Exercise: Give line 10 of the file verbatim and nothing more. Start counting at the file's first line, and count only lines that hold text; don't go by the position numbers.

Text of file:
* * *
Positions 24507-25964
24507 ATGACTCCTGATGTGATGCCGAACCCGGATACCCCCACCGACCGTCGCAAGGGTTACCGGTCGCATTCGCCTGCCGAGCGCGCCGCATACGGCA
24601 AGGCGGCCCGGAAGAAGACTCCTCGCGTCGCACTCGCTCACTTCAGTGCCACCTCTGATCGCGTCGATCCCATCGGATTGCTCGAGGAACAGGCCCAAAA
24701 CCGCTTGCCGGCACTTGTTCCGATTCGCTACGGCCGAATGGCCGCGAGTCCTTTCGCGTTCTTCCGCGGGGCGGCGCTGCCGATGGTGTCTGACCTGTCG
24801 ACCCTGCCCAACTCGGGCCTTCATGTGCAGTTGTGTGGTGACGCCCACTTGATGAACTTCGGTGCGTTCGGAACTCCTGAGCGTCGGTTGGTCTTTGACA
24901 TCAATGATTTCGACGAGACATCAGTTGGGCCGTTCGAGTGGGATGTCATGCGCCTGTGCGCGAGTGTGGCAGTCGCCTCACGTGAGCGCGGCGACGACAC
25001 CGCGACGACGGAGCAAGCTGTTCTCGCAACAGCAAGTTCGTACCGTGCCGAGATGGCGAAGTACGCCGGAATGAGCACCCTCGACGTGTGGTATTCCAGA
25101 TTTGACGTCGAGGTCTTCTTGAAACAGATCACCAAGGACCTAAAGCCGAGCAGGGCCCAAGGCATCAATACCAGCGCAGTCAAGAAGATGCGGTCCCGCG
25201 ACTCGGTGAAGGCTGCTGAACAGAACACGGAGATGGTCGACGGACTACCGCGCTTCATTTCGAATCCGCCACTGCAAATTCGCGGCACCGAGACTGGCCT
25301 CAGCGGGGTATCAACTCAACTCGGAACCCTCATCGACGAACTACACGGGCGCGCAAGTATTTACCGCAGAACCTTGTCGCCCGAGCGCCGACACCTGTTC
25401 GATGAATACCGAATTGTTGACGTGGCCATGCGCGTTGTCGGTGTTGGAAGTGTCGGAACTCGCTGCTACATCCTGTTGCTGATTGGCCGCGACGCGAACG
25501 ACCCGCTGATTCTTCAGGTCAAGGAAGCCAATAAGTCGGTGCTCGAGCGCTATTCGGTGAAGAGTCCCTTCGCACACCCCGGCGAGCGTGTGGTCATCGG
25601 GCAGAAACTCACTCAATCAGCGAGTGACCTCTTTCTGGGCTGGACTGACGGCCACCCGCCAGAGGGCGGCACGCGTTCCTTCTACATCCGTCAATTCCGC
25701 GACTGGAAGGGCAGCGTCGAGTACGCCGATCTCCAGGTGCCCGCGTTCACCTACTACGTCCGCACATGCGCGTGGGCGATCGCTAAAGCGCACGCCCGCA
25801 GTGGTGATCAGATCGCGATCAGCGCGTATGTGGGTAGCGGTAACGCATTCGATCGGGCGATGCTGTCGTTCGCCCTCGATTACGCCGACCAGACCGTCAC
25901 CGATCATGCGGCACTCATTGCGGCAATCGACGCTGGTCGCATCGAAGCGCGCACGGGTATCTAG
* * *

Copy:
25301 CAGCGGGGTATCAACTCAACTCGGAACCCTCATCGACGAACTACACGGGCGCGCAAGTATTTACCGCAGAACCTTGTCGCCCGAGCGCCGACACCTGTTC